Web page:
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Enzo Mari, Timor, calendar (1966)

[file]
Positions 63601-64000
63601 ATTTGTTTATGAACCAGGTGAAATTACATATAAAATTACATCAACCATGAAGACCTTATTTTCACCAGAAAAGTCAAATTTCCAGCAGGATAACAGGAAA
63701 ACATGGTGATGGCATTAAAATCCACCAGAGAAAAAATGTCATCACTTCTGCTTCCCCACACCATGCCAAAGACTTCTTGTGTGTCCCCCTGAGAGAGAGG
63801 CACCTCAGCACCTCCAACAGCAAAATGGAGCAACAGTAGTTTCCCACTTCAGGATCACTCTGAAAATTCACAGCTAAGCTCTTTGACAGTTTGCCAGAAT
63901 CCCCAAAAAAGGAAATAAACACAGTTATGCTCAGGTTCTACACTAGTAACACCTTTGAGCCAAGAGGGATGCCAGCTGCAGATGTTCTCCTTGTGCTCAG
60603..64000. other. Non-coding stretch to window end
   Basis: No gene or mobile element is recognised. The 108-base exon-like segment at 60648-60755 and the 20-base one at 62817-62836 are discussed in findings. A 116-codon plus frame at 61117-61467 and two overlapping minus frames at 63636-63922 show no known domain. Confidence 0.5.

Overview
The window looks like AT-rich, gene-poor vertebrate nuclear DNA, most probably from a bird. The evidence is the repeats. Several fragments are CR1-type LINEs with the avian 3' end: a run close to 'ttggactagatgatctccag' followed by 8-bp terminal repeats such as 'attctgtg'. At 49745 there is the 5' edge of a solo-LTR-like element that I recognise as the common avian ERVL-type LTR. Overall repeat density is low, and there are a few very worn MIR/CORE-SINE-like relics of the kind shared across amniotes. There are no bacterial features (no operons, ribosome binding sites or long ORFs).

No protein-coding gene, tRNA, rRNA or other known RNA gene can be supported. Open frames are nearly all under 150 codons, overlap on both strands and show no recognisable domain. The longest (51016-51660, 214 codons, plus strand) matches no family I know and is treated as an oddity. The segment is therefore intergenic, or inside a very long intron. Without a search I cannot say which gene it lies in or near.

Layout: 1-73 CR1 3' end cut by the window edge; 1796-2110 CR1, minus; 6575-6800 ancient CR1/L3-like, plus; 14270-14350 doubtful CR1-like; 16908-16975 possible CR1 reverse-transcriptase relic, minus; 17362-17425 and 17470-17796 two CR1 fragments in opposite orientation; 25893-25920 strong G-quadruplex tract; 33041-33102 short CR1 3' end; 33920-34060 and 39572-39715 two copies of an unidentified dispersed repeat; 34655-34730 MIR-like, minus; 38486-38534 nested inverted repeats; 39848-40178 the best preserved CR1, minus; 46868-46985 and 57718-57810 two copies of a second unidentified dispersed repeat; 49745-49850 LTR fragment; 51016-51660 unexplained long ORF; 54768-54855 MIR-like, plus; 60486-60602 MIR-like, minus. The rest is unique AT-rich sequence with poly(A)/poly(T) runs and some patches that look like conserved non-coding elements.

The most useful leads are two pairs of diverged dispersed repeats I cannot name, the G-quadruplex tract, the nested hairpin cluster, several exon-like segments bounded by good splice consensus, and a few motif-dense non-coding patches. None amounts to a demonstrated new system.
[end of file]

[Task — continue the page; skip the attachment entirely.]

“No ideas but in things,” opined American poet William Carlos Williams. “No things but in ideas,” counters Italian designer Enzo Mari — not to deny Williams’ insistence on the poetry of the real but to find poetry behind the real, in the functional. Emerging in the postwar era, when modernism was renewed through re-examination, Mari re-examined the Bauhaus designers, liked what they meant — form does indeed follow function — but saw that, because of their allegiance to a geometrized aesthetic, they didn’t go far enough. For Mari, what an object wants to do determines what it wants to be — what it’s shaped like, what it’s made of, how it relates to time and space and the human body. One step away from ergonomics, Mari insisted on finding the artfulness of things in their usefulness; he brought in curves where curves were necessary, bolts where bolts were needed, plastics where lightweight durability was advisable, interchangeable units where that made sense, and a spirit of spare elegance and even wit throughout, allowing tools to look like sculptures and to operate like extensions of the hand. Mari’s kitchen utensils and children’s toys and books are his most strikingly revolutionary inventions, but from chairs to workplace objects — boxes, calendars, desk lamps — he has not only changed the shape of our world but changed how we think about shaping our world to make it better, more efficient and, of course, sexier. Italian Cultural Institute, 1023 Hilgard Ave., Wstwd.; Mon.-Fri., 10 a.m.-1 p.m., Sat., 10 a.m.-2 p.m.; thru June 27. (310) 443-3250.

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